A winning tribute to an important game-changer—with points off for its discordant pictorial representation.

MISS MARY REPORTING

THE TRUE STORY OF SPORTSWRITER MARY GARBER

Macy illuminates the pioneering sportswriter’s 50-year career.

One of three daughters, Garber was introduced to sports by her father. She quarterbacked football with boys, created a lively family newspaper instead of writing letters to relatives, and pursued newspaper work after college. A society reporter at Winston-Salem’s Twin City Sentinel, Garber got a career break during World War II. With the male sportswriters gone, her editor assigned her the sports pages. Garber soon moved to sports for good, covering competitive contests from football to marbles. Macy’s clear, anecdotal writing is backed with solid research and documented quotations. She highlights Garber’s coverage of Jackie Robinson and demonstrates that Garber made inroads too, reporting on games at North Carolina’s segregated African-American schools. She overcame her own discriminatory roadblocks as a woman barred from press boxes and locker rooms. Macy clearly connects Garber’s determination, talent, and sense of fair play with deserved recognition: she garnered a host of awards and widespread admiration. Payne’s otherwise handsome mixed-media illustrations present Garber in caricature—far more so than other figures. The artist disrespects Macy’s respectful narrative, depicting the petite Garber as an unchangingly childish figure throughout, with owlish round glasses, outsize head and ears, and scrawny neck.

A winning tribute to an important game-changer—with points off for its discordant pictorial representation. (author’s note, acknowledgements, chronology, resources, sources, notes) (Picture book/biography. 5-9)

Pub Date: Feb. 16, 2016

ISBN: 978-1-4814-0120-3

Page Count: 40

Publisher: Paula Wiseman/Simon & Schuster

Review Posted Online: Nov. 11, 2015

Kirkus Reviews Issue: Dec. 1, 2015

Did you like this book?

No Comments Yet

A welcome, well-researched reflection of cultural pride in the early-reader landscape.

RAFI AND ROSI MUSIC!

From the Rafi and Rosi series

The fourth installment in Delacre’s early-reader series centers on the rich musical traditions of Puerto Rico, once again featuring sibling tree frogs Rafi and Rosi Coquí.

Readers learn along with Rafi and Rosi as they explore bomba, plena, and salsa in three chapters. A glossary at the beginning sets readers up well to understand the Spanish vocabulary, including accurate phoneticization for non-Spanish speakers. The stories focus on Rafi and Rosi’s relationship within a musical context. For example, in one chapter Rafi finds out that he attracts a larger audience playing his homemade güiro with Rosi’s help even though he initially excluded her: “Big brothers only.” Even when he makes mistakes, as the older brother, Rafi consoles Rosi when she is embarrassed or angry at him. In each instance, their shared joy for music and dance ultimately shines through any upsets—a valuable reflection of unity. Informational backmatter and author’s sources are extensive. Undoubtedly these will help teachers, librarians, and parents to develop Puerto Rican cultural programs, curriculum, or home activities to extend young readers’ learning. The inclusion of instructions to make one’s own homemade güiro is a thoughtful addition. The Spanish translation, also by Delacre and published simultaneously, will require a more advanced reader than the English one to recognize and comprehend contractions (“pa’bajo-pa-pa’rriba”) and relatively sophisticated vocabulary.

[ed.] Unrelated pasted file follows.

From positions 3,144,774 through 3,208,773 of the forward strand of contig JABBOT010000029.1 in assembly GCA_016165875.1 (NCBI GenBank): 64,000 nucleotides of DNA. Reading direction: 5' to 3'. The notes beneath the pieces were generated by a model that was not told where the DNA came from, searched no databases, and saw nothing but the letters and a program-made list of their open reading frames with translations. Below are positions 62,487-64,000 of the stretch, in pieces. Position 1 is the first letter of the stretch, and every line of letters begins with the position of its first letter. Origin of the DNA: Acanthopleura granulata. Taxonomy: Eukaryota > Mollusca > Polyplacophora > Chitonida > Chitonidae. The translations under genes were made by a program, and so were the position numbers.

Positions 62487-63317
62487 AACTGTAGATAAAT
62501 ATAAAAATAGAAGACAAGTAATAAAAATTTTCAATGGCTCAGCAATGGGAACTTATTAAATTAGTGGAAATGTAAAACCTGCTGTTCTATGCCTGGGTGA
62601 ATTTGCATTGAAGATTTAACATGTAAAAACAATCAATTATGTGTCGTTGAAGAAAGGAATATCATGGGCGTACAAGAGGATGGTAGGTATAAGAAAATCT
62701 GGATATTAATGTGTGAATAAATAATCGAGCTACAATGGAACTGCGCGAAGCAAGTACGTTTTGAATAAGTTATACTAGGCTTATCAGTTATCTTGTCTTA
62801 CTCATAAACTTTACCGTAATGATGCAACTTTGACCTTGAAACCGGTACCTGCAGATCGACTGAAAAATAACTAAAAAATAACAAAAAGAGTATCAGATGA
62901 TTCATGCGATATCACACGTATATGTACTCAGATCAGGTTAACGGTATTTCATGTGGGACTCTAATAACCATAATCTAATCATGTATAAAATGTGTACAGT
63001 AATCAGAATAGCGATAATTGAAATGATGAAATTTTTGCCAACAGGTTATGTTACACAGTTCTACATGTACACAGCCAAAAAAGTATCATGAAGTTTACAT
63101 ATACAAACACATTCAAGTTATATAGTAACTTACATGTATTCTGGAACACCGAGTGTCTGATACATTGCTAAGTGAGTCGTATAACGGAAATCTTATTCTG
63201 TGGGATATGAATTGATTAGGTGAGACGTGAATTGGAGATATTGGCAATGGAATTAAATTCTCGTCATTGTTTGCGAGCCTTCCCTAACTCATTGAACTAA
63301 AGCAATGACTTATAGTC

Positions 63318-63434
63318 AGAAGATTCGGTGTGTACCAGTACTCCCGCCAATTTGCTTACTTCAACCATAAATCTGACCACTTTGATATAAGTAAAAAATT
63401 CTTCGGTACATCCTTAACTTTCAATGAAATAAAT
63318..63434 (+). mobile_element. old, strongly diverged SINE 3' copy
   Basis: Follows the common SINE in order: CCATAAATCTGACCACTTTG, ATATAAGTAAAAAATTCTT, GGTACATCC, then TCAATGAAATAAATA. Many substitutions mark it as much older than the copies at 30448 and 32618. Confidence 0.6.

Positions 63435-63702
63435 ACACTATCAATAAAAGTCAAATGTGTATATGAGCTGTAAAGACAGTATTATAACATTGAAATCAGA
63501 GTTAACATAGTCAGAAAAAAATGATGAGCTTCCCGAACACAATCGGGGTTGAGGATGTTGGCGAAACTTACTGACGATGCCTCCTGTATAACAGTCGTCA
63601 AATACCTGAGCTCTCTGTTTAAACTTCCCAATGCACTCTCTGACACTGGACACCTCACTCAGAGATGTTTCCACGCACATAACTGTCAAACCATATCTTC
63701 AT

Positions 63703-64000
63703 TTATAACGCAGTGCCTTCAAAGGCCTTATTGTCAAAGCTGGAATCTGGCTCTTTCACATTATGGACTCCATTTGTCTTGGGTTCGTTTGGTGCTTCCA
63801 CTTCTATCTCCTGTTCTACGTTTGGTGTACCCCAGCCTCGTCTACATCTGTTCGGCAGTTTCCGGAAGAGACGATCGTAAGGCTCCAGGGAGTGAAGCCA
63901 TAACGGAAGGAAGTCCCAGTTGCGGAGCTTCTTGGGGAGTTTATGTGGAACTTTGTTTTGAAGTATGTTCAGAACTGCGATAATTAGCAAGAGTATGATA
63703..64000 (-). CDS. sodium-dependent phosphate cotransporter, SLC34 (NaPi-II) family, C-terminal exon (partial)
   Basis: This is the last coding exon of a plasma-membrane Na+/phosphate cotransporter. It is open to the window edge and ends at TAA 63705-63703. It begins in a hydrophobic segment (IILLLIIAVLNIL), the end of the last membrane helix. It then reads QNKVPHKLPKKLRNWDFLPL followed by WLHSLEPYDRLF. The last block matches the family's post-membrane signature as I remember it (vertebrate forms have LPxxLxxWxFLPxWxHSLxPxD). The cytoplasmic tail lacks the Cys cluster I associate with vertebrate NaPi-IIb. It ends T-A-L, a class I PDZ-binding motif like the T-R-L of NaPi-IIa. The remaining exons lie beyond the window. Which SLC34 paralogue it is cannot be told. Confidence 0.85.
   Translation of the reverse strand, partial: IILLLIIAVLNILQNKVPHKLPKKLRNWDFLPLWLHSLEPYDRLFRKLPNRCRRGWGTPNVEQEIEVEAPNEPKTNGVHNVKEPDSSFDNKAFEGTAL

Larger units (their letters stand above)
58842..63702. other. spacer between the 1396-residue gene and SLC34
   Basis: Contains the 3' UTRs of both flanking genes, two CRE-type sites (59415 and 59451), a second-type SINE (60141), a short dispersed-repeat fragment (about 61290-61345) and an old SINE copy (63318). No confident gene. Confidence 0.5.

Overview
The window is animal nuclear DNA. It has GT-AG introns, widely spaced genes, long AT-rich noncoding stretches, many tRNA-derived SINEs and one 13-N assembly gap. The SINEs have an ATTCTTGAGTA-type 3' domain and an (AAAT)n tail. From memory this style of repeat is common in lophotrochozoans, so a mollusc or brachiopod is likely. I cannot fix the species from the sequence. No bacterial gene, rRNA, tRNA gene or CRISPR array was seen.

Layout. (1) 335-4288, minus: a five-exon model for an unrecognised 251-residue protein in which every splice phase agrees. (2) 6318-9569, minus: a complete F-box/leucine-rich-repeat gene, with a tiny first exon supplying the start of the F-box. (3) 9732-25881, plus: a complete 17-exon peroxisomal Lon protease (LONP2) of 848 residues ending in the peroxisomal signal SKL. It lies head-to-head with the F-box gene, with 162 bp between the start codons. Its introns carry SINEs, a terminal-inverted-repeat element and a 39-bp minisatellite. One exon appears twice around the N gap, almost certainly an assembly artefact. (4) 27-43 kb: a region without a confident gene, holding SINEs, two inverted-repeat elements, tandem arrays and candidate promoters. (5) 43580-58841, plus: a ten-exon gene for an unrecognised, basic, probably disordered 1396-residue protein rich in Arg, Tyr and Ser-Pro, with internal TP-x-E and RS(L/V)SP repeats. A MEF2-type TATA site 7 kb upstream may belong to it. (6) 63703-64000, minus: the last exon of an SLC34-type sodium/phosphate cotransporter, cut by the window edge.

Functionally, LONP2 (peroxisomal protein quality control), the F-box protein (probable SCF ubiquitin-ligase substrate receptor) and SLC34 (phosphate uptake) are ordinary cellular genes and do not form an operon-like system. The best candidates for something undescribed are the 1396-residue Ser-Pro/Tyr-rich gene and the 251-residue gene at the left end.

A welcome, well-researched reflection of cultural pride in the early-reader landscape. (Early reader. 7-9)

Pub Date: Sept. 17, 2019

ISBN: 978-0-89239-429-6

Page Count: 64

Publisher: Children's Book Press

Review Posted Online: July 28, 2019

Kirkus Reviews Issue: Aug. 15, 2019

Did you like this book?

No Comments Yet

A solid sequel, easily accessible to readers who missed Volume 1.

LITTLE SHAQ TAKES A CHANCE

From the Little Shaq series , Vol. 2

A fictionalized young Shaquille O'Neal returns for a second illustrated story about life beyond the basketball court.

Little Shaq and his cousin Barry come home from the rec center giddy about Little Shaq's first three-point shot but are greeted with another surprise. For the first time, Little Shaq's mom has made sushi for a family dinner. Barry and the others dig in, but Little Shaq's curiosity about sushi only hits him after the last roll is gone. Little Shaq's joy and confidence on the court—best expressed when Little Shaq exuberantly tosses a postgame grape into Barry's mouth ("Three points!")—contrast strongly with his unease trying new foods or activities. A large part of the book concerns a school art project, and Little Shaq's frustration is made poignantly clear through both illustration and description ("Little Shaq crumpled up his drawing and marched back to the supply tables"). Throughout, the love among Little Shaq's family members shines through in their interactions, and the story delivers a message without triteness. Taylor’s full-color illustrations break up text on almost every page, adding warmth and energy. (Final art not seen.)

A solid sequel, easily accessible to readers who missed Volume 1. (Fiction. 5-8)

Pub Date: April 26, 2016

ISBN: 978-1-61963-844-0

Page Count: 80

Publisher: Bloomsbury

Review Posted Online: Jan. 9, 2016

Kirkus Reviews Issue: Jan. 15, 2016

Did you like this book?

No Comments Yet
more